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Dr Matthew Davies
G04
Institute of Advanced Studies
South Cloisters, Wilkins Building, Gower Street London
London
WC1E 6BT
Appointment
  • Lecturer
  • UCL Institute for Global Prosperity
  • Faculty of the Built Environment
Biography

I completed my doctorate on the applied archaeology and anthropology of farming systems in northwest Kenya in Oxford in 2009 and then took up the post of Assistant Director of the British Institute in Eastern Africa (BIEA) based in Nairobi, Kenya. From 2010 to 2013 I held a joint fellowship in East African Archaeology with the BIEA and based at the McDonald Institute, University of Cambridge. From 2014-2015 I was Leverhulme Early Career Fellow at the McDonald Institute. 

I sit on the Governing Council and Research Committee of the British Institute in Eastern Africa, am  a senior editor for the Oxford Research Encyclopedia of African History and have recently joined the editorial board of the Cambridge Archaeological Journal. I also sit on the governing council of the African Studies Association of the UK (ASAUK) and the African Archaeological Conservation Advisory Committee of the PanAfrican Archaeological Association. I was previously a Bye-Fellow of Pembroke College Cambridge. 

Outside of academia I have a wonderful wife and son and I love running, cycling and trekking!

Research Summary

I am a Historical Ecologist trained in anthropology and archaeology. I work on a range of topics in eastern Africa with specific focus on the sustainability and resilience of agricultural and pastoral landscapes and communities in Kenya, Uganda and South Sudan. The primary focus of my field research is the development of applied understandings of African farming practices, communities and landscapes over the last five hundred years but I also research and write on a range of other topics in archaeology and anthropology with focus on Africa, landscapes, heritage and public archaeology. My work is inherently interdisciplinary and involves the integration of anthropological, historical, ecological, climatic, spatial and archaeological data to address contemporary challenges of landscape and ecological management. I am also particularly interested in developing stronger models for community engagement and community led interdisciplinary research in Africa, drawing on models from Citizen Science and making use of mobile and internet technologies. I currently co-direct the Marakwet Heritage Project with anthropologist Professor Henrietta Moore and coordinate the British Academy funded African Farming Research Network. Through the Marakwet Heritage Project my work is diversifying into aspects of biodiversity and health wile the African Farming Network has presented some exciting engagements in South Africa and Nigeria. Further details can be found via my personal website: www.md564.wordpress.com and via my project websites:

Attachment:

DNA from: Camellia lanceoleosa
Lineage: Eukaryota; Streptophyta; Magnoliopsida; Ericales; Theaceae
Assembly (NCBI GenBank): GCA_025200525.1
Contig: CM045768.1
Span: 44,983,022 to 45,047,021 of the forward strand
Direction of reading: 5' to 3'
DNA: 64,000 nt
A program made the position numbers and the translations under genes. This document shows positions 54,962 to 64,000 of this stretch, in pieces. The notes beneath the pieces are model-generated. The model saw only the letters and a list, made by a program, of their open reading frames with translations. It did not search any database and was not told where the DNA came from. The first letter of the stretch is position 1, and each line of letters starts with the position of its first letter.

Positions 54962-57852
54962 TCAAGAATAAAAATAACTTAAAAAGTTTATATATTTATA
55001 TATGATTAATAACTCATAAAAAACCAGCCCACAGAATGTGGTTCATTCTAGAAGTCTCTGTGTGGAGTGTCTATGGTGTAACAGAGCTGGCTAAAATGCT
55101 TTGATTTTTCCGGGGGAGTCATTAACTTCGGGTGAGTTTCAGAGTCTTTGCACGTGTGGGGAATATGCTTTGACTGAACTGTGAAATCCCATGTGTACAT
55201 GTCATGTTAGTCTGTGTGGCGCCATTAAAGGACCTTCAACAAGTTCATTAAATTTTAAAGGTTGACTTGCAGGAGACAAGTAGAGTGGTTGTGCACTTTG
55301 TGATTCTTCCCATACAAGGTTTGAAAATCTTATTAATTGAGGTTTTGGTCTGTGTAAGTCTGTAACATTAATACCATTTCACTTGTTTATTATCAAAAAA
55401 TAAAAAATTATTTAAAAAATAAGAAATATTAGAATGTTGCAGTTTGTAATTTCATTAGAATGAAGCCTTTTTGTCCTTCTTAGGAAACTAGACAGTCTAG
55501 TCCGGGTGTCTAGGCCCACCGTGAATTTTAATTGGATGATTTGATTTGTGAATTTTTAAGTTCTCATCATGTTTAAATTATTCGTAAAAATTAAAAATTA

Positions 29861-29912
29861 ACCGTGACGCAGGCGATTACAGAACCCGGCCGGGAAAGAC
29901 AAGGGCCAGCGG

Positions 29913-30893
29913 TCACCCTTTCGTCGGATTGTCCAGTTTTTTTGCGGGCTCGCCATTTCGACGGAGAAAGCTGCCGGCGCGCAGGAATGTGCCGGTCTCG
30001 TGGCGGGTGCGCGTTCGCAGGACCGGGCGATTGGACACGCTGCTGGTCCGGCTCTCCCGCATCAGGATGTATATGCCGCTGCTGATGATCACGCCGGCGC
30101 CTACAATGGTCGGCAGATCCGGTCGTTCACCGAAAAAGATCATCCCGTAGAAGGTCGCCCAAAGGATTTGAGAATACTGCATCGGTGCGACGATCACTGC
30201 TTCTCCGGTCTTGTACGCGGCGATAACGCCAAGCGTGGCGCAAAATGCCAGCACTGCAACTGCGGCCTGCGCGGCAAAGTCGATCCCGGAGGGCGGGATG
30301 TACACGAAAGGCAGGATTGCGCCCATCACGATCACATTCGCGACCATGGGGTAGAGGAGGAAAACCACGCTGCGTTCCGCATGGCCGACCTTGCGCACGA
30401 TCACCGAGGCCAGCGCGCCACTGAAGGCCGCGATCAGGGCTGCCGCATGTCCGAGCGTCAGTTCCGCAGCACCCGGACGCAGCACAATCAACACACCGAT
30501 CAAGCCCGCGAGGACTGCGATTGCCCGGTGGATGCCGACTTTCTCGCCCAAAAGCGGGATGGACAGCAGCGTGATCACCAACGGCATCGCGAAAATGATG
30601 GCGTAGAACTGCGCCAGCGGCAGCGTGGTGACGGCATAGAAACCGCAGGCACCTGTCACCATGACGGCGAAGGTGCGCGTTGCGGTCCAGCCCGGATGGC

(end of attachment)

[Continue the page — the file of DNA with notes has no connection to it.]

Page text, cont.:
www.marakwetheritage.com

www.farminginafrica.wordpress.com

My research has been funded by UK Arts and Humanities Research Council masters and doctoral studentships, the Tweedie Exploration Fund, the British Institute in Eastern Africa, the McDonald Institute, the Leverhulme Trust, the Newton Trust and the British Academy. 

Teaching Summary

I currently teach a range of topics on the three African Studies Core courses:

- AFRIG01 Africa: Dialogues of Past and Present
- AFRIG02 Debating Africa's Future
- AFRIG03 Research Methods in African Studies

I also offer the African Studies option course AFRIG04 African Historical Ecologies c. AD 1800 to present

From October 2016 I will also teach on the new MSc in Global Prosperity

I contribute to teaching on the Archaeology course ARCLG230 Climate Change and Human Response in Holocene Africa, and the Geography course GEOG2014 Development Geography.

I currently supervise two PhD projects:

- Samuel Lunn-Rockliffe, 'Indigeniety and Sengwer-Cherangani foragers in the Cherangani Hills, Kenya'.
- Chioma Ngonadi, 'The development and archaeology of farming in Lejju, Southeast Nigeria'.


Previous teaching:

I have previously taught a range of archaeological topics at the Universities of Oxford and Cambridge, including core components in landscape archaeology and the Cambridge option course on the Archaeology of Africa. I have also supervised a range of undergraduate and masters dissertation topics. Further details can be found on my personal website: https://md564.wordpress.com/about/teaching/. 

Academic Background
2017 FHEA ATQ03 - Recognised by the HEA as a Fellow – Academic studies in Higher Education University College London
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